Cricket South Africa will soon - possibly as early as next year - appoint a black African selector in accordance with their transformation policy, in an attempt to better represent the country's demographics. South Africa's population is more than 80% black African but they are largely under-represented in cricket.
"We want to transform and reflect the demographic of our country as best as possible. A black African selector is needed to help address representation on all levels, which includes management," Jacques Faul, acting CSA chief executive told ESPNCricinfo.
He clarified that the move should not be seen as one which will push the case for black players only. "Just as white selectors don't only select white players, so would black selectors not only select black players," Faul said.
Former fast bowler Makhaya Ntini is the frontrunner for the position, even after his criticism of the team make-up ahead of the Australia tour. Ntini was quoted saying reserve wicketkeeper Thami Tsolekile would have played for the national team if he was white, but Tsolekile brushed off the remarks. Despite being nationally contracted in February and identified as the replacement to Mark Boucher, Tsolekile has not played a Test because AB de Villiers has been promoted to the role of the permanent keeper.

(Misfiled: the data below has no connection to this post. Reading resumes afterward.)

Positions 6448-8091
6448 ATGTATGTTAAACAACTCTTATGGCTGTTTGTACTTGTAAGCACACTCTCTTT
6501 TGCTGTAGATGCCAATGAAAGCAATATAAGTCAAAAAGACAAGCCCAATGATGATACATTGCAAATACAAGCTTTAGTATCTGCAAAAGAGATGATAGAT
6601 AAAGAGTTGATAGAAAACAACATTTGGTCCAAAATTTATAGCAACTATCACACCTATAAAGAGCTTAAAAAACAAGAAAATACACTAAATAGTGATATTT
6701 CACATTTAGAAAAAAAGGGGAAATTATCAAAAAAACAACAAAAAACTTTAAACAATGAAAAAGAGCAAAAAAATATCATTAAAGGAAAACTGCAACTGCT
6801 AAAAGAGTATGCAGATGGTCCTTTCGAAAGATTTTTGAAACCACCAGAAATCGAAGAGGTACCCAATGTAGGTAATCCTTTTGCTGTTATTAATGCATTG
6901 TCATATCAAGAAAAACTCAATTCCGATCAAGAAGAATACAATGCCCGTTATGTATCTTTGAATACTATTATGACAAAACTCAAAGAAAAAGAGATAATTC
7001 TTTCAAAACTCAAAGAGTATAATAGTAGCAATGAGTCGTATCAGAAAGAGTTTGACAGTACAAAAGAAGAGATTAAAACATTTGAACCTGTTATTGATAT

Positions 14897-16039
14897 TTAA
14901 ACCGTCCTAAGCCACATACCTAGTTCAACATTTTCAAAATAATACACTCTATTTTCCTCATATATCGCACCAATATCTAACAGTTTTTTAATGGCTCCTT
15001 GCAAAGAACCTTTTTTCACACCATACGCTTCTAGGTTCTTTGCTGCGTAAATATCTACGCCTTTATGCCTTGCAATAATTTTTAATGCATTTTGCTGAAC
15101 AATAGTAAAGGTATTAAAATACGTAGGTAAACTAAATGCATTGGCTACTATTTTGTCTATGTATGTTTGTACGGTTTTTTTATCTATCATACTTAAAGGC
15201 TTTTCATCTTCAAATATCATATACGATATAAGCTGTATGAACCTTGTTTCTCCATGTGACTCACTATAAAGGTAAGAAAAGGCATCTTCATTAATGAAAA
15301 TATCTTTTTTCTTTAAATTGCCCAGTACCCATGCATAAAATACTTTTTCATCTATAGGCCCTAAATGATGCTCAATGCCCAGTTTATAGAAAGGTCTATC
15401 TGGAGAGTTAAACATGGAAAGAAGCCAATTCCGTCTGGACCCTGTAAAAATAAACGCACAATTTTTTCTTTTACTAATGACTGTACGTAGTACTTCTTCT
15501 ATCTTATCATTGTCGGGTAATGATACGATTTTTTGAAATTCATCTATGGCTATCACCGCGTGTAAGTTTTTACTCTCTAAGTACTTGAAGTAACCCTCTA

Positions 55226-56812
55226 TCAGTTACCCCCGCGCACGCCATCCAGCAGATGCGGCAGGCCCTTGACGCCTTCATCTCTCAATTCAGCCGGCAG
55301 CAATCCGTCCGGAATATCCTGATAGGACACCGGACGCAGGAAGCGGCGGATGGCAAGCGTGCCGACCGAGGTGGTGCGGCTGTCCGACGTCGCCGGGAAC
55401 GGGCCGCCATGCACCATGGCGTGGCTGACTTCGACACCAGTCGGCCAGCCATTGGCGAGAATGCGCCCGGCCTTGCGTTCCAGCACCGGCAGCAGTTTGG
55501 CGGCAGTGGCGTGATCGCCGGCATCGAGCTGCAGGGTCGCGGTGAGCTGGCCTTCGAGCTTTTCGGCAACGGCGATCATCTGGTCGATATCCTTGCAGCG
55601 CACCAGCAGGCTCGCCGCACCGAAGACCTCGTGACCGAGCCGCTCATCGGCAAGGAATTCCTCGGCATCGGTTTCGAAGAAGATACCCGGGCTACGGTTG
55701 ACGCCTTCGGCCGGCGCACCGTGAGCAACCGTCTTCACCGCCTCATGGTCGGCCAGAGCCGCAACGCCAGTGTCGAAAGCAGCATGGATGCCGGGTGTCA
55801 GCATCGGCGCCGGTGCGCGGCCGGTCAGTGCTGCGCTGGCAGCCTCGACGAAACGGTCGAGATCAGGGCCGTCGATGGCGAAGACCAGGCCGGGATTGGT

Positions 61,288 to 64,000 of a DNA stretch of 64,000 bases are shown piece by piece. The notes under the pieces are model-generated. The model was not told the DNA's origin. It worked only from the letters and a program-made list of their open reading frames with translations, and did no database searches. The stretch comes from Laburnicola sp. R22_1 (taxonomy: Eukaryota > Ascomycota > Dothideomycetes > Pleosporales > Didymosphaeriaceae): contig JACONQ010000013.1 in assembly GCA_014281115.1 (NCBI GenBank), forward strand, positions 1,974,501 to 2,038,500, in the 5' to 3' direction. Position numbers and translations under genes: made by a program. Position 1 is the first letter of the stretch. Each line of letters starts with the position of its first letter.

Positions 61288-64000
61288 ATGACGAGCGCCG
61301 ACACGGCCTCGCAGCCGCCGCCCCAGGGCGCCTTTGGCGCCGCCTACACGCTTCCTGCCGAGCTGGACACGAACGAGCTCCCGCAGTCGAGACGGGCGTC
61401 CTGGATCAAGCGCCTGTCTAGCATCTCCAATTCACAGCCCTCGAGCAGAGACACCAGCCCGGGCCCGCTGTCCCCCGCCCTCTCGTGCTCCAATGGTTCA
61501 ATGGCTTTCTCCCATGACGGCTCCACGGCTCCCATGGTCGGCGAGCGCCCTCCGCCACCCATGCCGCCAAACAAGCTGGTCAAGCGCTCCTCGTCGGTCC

In Perth, South Africa played their 200th Test since readmission but in that time, only five black Africans have represented the country. Of those, Ntini played 101 Tests but the other four: Mfuneko Ngam, Monde Zondeki, Tsolekile and Lonwabo Tsotsobe have less than 20 between them and South Africa have not fielded a single black African in Test cricket in the past year.
It is a record CSA wants to change. "I don't think people realise what a big gap Ntini left when he retired from international cricket. He was a great role model and obvious choice for the Test team," Faul said. "It is important for us to improve on this statistic. We hope that in the next 200 Tests we will be able to do that."
CSA does not enforce a quota system but state in their policy they intend to make cricket a "truly national game." They fund an academy at the University of Fort Hare which Ngam runs, exclusively for black African cricketers to further that aim. Ntini was due to start an academy in the Mdantsane township in the Eastern Cape for the same purpose but has not been able to secure sufficient funding to get the project off the ground.